Publication: Eurasia Daily Monitor Volume: 2 Issue: 163

Although the Azerbaijani constitution sets the number of national parliamentary seats at 125, the actual number of deputies in the Azerbaijani parliament has always been 124. The empty seat belonged to district 122, located in Khankendi (Stepanakert), the capital of Karabakh, which is currently under the control of Armenian military formations. The loss of sovereignty over this territory has prevented the Azerbaijani authorities from holding nation-wide elections there. Not any more.

On August 12, the Central Election Commission of Azerbaijan voted in favor of restoring election district 122 and constituting its district election commission (Echo, August 13). Mazahir Panahov, the chairman of the CEC, believes that this act is aimed at restoring the constitutional rights of the citizens of Azerbaijan. Official Baku considers the Armenian residents of Karabakh to be its citizens. This decision therefore opens opportunities for them, as well as for the ethnic Azerbaijanis deported from Khankendi, to vote for the first time since the 1994 ceasefire.

“Until this time, efforts to do this have not been made. The CEC has received many complaints about this. Both commission members as well as the public have supported this decision. It is up to the citizens now to exercise their constitutional rights,” Panahov added (525-ci Qazet, August 17).

It is estimated that 10,000 ethnic Azerbaijanis have become Internally Displaced Persons (IDPs) from Khankendi, and they currently reside in Baku and surrounding areas. The Azerbaijani election code does not have a minimum turnout requirement to make elections valid. Thus, even if the Armenian residents of Khandenki boycott the elections, participation by the Azerbaijani IDPs would be sufficient to legitimize the results.

At the moment, it is not clear where the district election commission will be based and how they are planning to encourage the ethnic Armenian residents of Khankendi to vote. Plans call for the CEC, which has six members, including one ethnic Armenian, to prepare an appeal to all ethnic Armenians to exercise their constitutional rights. The CEC will also consider some produces to allow them to vote electronically. CEC secretary Natig Mammadov has said, “From now on the Azerbaijani citizens of Armenian ethnicity, living in Nagorno-Karabakh can vote” (525-ci Qazet, August 13).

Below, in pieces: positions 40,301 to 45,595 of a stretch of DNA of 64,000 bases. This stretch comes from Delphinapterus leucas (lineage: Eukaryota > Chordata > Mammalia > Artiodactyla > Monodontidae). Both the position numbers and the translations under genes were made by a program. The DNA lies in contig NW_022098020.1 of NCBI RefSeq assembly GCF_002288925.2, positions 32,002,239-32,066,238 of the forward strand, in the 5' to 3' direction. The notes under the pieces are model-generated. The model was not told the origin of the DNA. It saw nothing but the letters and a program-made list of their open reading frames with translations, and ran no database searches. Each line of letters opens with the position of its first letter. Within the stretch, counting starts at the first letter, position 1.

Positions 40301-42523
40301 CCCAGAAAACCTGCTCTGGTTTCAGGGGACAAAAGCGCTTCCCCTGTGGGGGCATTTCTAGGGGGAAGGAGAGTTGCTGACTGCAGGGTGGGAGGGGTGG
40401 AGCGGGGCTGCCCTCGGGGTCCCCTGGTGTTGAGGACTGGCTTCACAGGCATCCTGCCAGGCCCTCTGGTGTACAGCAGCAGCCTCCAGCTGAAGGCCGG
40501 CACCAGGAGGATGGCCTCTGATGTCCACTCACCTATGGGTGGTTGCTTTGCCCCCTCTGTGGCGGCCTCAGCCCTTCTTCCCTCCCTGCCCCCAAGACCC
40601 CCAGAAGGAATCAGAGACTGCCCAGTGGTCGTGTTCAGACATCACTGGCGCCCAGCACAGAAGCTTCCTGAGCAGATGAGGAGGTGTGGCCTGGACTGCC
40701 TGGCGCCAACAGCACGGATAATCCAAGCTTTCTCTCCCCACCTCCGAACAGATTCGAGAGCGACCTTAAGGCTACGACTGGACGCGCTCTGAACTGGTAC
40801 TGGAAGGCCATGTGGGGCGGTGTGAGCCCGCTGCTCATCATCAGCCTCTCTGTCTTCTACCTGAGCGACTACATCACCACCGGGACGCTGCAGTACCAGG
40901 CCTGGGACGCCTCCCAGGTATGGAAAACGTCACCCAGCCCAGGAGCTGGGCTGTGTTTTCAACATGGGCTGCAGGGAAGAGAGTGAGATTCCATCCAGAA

Meanwhile, on August 16 the opposition daily Yeni Musavat reported that two candidates have been already nominated from this district. One of them is Isi Bagirov, the former deputy chief of the Khankendi air conditioner factory. Bagirov claims that he has had good relations with Armenian residents in Khankendi, including the current self-styled “president of the Nagorno-Karabakh republic,” Arkady Gukasyan, as well as with Armenian President Robert Kocharian, who also comes from Karabakh. Bagirov’s candidacy is supported by the united opposition coalition Azadliq (Freedom). The other candidate, Seymur Bayca, is running as an independent. The number of candidates will likely increase in the next week.

Interestingly, the CEC decision has the support of all interest groups in Azerbaijani society, including the most radical ones. Akif Nagi, chairman of the Karabakh Liberation Organization, the most pro-war civic organization in the country, has also welcomed the move. “Our organization proposed this idea last year, during the municipal elections,” says Nagi, “but at that time the CEC refused our proposal. Now, the decision of the CEC once again showed that Khankendi is an Azerbaijani town and that Nagorno-Karabakh is the territory of Azerbaijan. If Karabakh Armenians respect Azerbaijani laws, then their rights and freedoms will be provided. Just like their election rights have been provided for” (Sherg, August 17).

Another independent expert on elections, Eldar Ismaylov, head of the NGO “For the Sake of Civil Society,” also believes that the decision of the CEC was right. “This decision carries more of a propaganda purpose. Even if this time it will be impossible to hold elections there, it can be important for the future elections” (Sherg, August 16). Ismaylov also believes that electronic voting will not be sufficient, because not many ethnic Armenians in Karabakh have access to the Internet.

The Armenian residents of Khankendi will probably not participate in this vote. But for official Baku, the importance of the situation is more symbolic. Azerbaijani authorities want to show to the international community that they are pursuing a policy of engagement, rather than antagonizing the Armenian community of Karabakh. Thus, the situation is more political than practical. As negotiations over the Karabakh conflict continue in a positive course and both sides report some general agreements on certain issues, Azerbaijan wants to show to the Armenians that it is open to co-existence and mutual compromise. Similarly, last week the management of the newly established Public TV in Azerbaijan decided to produce programs in the Armenian language. These efforts will eventually demonstrate that the rights of Armenian minority are not violated in Azerbaijan.

Besides, with this act, Azerbaijani authorities seek to reduce the legitimacy of the “election” previously held by the unrecognized authorities of Karabakh. In the past, both the CEC and the Foreign Ministry of Azerbaijan, as well as international organizations such as the Council of Europe, UN, and OSCE, have criticized these unofficial elections, saying that they “hinder the peace process.”